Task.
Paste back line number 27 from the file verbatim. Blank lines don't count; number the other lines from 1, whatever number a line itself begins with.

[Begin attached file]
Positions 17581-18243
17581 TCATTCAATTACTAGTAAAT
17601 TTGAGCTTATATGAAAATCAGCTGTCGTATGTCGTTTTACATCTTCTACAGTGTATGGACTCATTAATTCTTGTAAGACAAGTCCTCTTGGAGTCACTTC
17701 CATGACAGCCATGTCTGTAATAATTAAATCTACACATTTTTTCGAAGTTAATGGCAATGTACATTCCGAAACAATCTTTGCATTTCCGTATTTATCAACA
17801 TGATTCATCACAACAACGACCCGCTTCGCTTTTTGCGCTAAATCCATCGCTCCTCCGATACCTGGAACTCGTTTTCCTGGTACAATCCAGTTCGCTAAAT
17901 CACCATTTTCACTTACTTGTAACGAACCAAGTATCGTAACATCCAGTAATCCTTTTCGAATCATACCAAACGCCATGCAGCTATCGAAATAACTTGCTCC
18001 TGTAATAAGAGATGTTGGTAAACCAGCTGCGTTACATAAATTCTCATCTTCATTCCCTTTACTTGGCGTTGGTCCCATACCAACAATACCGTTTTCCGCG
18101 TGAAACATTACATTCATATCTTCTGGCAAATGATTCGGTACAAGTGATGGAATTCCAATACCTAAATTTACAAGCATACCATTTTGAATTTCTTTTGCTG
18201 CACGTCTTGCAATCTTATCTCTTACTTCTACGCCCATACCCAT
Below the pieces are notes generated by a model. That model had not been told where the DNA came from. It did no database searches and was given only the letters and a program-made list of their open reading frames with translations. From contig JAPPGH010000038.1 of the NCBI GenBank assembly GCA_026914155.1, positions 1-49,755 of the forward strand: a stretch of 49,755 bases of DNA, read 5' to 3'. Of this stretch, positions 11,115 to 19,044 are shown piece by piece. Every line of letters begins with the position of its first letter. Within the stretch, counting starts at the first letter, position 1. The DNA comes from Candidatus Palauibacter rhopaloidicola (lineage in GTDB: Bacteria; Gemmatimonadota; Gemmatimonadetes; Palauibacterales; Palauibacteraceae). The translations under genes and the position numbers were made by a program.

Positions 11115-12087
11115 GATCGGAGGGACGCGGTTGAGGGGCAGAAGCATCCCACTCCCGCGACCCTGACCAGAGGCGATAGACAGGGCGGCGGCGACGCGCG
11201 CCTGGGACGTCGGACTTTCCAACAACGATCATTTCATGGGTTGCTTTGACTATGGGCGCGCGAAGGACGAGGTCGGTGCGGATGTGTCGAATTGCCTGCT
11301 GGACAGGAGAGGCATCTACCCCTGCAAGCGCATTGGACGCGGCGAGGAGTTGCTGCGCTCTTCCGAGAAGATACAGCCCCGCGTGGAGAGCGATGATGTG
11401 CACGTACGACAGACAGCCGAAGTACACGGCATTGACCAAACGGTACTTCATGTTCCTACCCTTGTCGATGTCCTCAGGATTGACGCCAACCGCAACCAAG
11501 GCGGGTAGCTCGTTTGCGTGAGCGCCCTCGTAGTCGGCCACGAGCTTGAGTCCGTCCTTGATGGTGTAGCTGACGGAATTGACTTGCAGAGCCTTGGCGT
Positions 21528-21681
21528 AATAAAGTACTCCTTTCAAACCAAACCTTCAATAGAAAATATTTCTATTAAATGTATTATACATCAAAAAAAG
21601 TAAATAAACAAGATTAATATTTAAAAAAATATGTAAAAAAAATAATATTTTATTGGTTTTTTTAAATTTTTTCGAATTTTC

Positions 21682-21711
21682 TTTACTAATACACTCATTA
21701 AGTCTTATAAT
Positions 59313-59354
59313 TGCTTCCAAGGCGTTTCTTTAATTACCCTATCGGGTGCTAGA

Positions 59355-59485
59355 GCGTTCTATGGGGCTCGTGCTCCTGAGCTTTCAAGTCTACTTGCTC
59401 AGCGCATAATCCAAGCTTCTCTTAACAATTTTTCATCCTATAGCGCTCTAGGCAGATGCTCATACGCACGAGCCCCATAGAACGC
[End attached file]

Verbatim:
59401 AGCGCATAATCCAAGCTTCTCTTAACAATTTTTCATCCTATAGCGCTCTAGGCAGATGCTCATACGCACGAGCCCCATAGAACGC